Is it an Argument or Verbal Abuse?

Verbal abuse is an assault that uses spoken language instead of fists or weapons. It's intent is to do harm. The words can be blatantly cruel, disguised as humor, or delivered with cunning deception. It can yell, or whisper. No matter what form it takes, it can be difficult to recognize it for what it is if we're already dealing with an injured sense of self.

Though an argument can be verbally abusive, not all arguments are. Everyone argues now and again. How are you to know the difference?

Normal arguments allow us to air our concerns with the goal of resolution. They allow us to voice our side and hear the side of another. They allow us to work through and to resolve. They are a give and take from both sides. That's not to imply that a normal argument is devoid of hurt or truths that we may not be comfortable hearing or dealing with.

Abusive arguments have no intention of resolution. Their aim is to hurt, belittle, manipulate, weaken, destroy, confuse, and control. They are a form of emotional abuse. Often, the abuser will tell you how you should feel and what you should think. More likely than not, intimidation and blame are used to manipulate and oppress. It is quite common for the abuser to get louder, and more expressive, in order to force submission from the victim.

Verbal abuse is a cunning, psychological attack.

The wounds that develop from verbal abuse are not physically obvious. They are internal. They destroy the spirit and self-esteem of the abused. Over time a victim of verbal abuse may alter dress, speech, and behavior in order to avoid more conflict. They may isolate, pulling away from family and friends. They may begin to actually believe the words they've been assaulted with.

How do you protect yourself from verbal abuse?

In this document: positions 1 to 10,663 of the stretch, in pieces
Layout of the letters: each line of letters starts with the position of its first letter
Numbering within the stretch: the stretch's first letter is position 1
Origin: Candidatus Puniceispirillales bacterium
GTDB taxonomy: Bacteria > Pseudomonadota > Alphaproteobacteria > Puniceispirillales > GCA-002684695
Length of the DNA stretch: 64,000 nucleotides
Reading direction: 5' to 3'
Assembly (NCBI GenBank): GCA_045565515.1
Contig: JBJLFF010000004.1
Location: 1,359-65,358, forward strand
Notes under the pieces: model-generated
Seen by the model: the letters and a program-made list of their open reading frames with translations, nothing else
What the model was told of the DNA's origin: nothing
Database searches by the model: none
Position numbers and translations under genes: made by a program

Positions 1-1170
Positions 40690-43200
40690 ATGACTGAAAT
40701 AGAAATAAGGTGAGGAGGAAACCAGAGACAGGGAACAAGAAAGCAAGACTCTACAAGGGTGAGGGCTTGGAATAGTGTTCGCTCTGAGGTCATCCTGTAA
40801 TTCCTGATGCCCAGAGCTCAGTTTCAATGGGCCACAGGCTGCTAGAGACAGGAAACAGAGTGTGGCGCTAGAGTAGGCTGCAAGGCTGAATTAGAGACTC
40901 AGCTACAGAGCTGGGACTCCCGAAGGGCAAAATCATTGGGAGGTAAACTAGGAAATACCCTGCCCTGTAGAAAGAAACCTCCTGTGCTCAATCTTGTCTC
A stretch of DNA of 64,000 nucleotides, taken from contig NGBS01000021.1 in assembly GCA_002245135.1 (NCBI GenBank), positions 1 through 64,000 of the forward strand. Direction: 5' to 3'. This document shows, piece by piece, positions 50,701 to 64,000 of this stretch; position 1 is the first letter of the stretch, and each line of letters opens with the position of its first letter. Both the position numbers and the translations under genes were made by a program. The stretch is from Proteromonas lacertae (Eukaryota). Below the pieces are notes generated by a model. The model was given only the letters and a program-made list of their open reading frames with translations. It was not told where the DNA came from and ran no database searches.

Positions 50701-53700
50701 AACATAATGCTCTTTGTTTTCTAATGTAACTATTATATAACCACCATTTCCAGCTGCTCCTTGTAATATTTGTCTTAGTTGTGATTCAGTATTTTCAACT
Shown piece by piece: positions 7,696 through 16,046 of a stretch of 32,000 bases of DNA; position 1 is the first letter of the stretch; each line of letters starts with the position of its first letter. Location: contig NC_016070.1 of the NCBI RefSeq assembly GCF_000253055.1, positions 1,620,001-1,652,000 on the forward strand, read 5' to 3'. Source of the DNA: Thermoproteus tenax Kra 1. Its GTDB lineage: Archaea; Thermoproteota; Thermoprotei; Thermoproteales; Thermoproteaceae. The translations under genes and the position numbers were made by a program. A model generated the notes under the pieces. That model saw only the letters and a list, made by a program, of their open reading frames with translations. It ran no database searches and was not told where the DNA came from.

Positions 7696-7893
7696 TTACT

Learn to identify it. Know the difference between constructive criticism and a verbal attack.
Nurture your self-esteem and believe in your right to be treated with respect no matter what.
Do not engage in the attack. 
Remove yourself from the situation. (leave the room, leave the house).
Do not delude yourself into believing you can change the abuser. Leave that up to the professionals.
Make a back up plan that includes a place to go (friends, family, etc).
See a counselor for yourself. 
Contact support: Domestic Violence: Hotlines, Websites, Organizations

Be aware: Verbal abuse may eventually escalate into physical violence.
When confronted with the negative, disrespectful, or abusive words of another take a moment to consider if perhaps their words have more to do with their own dysfunction than they do with you. We don't have to own what is said to us. We don't have to let it become a part of our self-definition. Listen with an honest, discerning, and self-respecting ear. An abusive assault is never intended to heal. 

picsource: dbphotography


Anonymous said...

I liked your blog post on arguments. Would you help me healing myself from this. Thanks

MrsMenopausal said...

Unfortunately, I'm not qualified to offer you any type of professional help but I can help you find resources that can, if you'd like. You can email me at